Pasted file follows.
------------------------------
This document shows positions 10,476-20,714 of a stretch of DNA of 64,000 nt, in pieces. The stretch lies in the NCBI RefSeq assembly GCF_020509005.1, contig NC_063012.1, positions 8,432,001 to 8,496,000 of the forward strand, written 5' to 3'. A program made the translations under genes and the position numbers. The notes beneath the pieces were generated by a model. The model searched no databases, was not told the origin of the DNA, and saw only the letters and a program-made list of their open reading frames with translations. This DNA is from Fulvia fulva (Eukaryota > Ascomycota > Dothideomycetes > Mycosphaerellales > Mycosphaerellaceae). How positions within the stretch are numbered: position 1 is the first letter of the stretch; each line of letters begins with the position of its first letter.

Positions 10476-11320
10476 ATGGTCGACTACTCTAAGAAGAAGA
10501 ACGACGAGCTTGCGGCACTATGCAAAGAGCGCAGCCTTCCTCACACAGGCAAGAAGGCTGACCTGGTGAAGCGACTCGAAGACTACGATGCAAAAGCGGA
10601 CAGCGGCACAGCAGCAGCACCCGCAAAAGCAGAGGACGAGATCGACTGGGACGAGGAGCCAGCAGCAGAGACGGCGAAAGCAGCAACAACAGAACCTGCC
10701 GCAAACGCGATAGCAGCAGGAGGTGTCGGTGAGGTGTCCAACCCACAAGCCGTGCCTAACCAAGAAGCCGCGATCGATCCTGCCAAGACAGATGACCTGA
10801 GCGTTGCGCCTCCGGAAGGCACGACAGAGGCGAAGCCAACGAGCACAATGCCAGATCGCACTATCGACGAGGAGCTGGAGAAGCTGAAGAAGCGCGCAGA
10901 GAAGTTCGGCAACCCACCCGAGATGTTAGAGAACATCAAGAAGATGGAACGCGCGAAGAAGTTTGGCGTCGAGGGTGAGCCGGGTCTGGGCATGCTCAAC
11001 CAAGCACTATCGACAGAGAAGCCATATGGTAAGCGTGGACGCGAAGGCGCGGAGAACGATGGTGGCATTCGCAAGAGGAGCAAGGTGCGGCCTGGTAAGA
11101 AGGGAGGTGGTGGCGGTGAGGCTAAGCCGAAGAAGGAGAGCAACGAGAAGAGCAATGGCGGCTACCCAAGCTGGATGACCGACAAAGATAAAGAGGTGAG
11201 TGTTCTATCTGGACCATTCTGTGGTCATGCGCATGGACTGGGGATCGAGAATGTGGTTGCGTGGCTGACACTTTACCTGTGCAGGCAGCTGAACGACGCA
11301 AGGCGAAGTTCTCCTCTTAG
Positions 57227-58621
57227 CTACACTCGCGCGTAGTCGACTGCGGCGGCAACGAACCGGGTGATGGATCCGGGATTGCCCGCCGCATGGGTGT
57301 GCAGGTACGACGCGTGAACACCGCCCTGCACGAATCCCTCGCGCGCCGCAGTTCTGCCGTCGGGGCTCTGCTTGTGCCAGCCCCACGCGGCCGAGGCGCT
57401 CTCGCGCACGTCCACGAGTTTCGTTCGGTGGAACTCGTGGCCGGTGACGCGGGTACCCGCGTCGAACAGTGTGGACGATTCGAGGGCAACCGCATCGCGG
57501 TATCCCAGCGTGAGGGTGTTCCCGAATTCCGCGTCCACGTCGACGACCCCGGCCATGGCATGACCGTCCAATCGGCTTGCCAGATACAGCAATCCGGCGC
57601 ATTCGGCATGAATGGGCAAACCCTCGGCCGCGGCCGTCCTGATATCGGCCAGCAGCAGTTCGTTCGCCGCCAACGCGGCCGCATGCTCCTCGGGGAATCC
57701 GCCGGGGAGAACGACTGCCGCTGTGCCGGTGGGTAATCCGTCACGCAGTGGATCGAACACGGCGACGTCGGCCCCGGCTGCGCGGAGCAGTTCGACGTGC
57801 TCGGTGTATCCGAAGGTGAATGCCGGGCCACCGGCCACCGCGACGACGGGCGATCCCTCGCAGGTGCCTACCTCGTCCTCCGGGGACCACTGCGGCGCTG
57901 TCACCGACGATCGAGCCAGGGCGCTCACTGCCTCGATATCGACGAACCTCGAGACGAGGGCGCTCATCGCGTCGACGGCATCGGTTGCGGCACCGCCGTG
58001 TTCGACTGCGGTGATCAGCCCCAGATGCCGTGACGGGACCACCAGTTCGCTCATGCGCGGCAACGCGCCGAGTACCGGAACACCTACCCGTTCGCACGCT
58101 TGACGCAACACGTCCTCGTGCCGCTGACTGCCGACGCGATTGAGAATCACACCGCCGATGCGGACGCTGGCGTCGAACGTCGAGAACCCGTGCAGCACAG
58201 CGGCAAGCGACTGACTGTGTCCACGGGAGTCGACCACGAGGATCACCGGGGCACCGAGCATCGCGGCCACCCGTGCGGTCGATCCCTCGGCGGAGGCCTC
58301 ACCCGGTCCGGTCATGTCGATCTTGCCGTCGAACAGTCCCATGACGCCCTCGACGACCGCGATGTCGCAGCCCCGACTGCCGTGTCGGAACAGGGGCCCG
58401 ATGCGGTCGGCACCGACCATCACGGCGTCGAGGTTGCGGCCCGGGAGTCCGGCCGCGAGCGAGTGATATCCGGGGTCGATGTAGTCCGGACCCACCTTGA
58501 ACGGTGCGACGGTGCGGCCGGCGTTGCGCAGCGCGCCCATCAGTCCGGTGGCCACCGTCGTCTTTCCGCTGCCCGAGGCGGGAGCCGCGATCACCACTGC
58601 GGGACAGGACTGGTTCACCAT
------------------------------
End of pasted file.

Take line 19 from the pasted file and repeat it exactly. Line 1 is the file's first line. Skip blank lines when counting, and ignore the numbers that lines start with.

57701 GCCGGGGAGAACGACTGCCGCTGTGCCGGTGGGTAATCCGTCACGCAGTGGATCGAACACGGCGACGTCGGCCCCGGCTGCGCGGAGCAGTTCGACGTGC